The League’s Explorers: A Retrospective
It’s hard not to look back on the League of Explorers expansion with rose-tinted spectacles. It came after the relatively non impactful Grand Tournament expansion that seemed to do little but introduce the much-maligned Secret Paladin, and following on the heels of a controversial Warsong Commander nerf. It provided a well-needed injection of variety and levity. Though the expansion added a number of exciting, archetype defining cards, it’s best remembered for its four eponymous Explorers. These oft-hatted adventurers weren’t just the thematic heart of the expansion; they each provided a powerful and lasting impact on Hearthstone’s history.
Sir Finley Mrrglton
Sir Finley heralded the rise of a whole new breed of aggro decks. Previously, many archetypes had been lumbered with an inherently defensive hero power. Classes like Warrior or Shaman could sometimes match Hunters with their quality of cards,; but the consistent pressure granted by the Steady Shot Hero Power made it the premier aggro class. Sir Finley Mrrglton single-handedly smashed that paradigm. He provided a decent body early-game, but mainly allowed a game plan synergistic hero power to replace an otherwise near-useless defensive one. Along with his one mana, 1/3 buddy Tunnel Trogg, he was a vital part in the rise of Aggro Shaman.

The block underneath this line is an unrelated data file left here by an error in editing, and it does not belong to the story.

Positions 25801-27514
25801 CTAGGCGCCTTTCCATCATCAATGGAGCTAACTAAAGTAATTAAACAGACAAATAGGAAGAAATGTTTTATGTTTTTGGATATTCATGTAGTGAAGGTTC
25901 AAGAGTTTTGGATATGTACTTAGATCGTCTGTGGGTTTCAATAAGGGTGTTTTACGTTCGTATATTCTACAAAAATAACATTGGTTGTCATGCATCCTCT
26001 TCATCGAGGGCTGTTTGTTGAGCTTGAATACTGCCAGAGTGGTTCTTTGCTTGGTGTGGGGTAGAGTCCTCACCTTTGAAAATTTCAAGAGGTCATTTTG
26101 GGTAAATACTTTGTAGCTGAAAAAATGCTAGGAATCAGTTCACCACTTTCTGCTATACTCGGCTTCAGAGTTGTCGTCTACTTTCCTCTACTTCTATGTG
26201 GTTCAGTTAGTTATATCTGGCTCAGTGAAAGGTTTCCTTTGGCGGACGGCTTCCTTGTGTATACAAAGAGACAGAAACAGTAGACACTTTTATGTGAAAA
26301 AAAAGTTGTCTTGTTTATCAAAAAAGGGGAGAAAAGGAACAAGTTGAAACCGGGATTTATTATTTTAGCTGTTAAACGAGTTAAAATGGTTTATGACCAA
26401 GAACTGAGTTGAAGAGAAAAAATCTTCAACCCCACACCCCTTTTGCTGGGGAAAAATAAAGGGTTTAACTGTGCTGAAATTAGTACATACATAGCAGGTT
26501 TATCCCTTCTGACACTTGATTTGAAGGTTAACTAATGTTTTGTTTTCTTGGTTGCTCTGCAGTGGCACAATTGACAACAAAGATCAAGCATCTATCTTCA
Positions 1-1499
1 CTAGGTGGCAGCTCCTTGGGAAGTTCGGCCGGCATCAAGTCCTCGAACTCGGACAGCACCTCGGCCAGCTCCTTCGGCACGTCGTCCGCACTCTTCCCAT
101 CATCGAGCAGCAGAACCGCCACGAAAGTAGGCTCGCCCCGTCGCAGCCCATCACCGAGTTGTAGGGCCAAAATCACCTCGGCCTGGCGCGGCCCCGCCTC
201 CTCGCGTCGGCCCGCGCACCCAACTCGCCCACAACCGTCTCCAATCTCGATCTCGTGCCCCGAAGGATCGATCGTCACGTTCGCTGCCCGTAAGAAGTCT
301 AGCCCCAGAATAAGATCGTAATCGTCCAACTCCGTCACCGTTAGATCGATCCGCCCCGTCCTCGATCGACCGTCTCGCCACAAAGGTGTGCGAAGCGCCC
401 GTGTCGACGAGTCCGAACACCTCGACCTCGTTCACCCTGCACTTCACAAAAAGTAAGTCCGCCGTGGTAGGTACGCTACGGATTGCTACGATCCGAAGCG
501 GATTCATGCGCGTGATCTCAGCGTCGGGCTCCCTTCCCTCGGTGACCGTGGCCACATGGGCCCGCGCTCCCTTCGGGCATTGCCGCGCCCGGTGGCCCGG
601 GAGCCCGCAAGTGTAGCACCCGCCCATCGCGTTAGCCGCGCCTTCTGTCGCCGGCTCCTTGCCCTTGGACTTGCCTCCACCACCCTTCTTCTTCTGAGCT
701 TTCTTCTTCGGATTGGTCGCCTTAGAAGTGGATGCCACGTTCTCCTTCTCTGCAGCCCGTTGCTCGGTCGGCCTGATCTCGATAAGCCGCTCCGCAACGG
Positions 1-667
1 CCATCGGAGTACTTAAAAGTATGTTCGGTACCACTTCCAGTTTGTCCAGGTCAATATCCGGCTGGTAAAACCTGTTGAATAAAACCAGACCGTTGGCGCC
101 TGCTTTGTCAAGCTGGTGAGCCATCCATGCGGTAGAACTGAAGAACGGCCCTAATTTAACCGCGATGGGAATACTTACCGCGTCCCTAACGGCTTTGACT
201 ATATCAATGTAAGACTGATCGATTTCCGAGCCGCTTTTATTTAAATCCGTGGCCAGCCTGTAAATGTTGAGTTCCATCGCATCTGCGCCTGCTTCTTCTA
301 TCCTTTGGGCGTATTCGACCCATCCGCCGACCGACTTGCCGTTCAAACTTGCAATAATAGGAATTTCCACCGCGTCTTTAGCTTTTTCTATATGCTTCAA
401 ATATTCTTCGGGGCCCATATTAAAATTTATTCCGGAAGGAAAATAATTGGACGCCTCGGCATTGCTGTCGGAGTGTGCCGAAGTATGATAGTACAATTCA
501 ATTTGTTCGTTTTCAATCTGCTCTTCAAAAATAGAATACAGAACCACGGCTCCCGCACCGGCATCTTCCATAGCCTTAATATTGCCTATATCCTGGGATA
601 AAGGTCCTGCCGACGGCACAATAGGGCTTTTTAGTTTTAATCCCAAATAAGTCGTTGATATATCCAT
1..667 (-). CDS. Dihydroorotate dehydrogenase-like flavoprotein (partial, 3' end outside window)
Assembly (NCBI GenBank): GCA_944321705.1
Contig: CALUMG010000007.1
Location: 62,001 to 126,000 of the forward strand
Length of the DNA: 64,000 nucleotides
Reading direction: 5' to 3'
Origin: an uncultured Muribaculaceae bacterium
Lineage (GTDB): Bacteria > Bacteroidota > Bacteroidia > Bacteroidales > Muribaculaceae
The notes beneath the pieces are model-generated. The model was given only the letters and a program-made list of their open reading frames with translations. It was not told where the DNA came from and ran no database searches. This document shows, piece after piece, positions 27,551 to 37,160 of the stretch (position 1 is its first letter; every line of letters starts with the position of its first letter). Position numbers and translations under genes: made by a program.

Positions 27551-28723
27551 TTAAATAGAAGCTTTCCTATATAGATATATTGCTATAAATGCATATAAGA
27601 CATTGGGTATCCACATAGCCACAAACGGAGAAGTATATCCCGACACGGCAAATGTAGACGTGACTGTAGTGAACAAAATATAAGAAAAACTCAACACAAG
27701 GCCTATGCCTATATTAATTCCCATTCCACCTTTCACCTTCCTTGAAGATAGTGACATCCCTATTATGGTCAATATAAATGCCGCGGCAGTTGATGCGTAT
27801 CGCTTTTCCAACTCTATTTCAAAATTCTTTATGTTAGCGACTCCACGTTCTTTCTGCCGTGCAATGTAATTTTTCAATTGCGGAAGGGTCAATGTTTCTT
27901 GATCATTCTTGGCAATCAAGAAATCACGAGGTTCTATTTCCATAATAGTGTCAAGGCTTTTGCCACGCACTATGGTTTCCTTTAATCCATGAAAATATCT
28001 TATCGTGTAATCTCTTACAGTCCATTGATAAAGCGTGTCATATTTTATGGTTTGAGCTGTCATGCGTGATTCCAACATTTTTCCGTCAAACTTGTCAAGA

Steady Shot and Lifetap were of course the most coveted, but even Fireblast or Druid’s Transform were viable alternatives to the otherwise near-useless Armor Up and Totem powers. Whether or not this impact was healthy in the long run is a matter of perspective. In the short run, though, it contributed massively to an increase in the variety of Aggro. With Hunter on the ropes as a class, perhaps it’s best that Steady shot becomes unique to them once more…
What can we learn after Mrrglton’s Rotation? Well, for one, changing to another class’s hero power might dilute class flavor a bit much. Especially in the days when Small Time Buccaneer and Patches were ubiquitous, opening into the same few cards and the same few hero powers began to get monotonous. On the plus side, his voice acting and entry sequence were truly top-notch. On the other hand, allowing more variety in hero powers can help more viable decks flourish.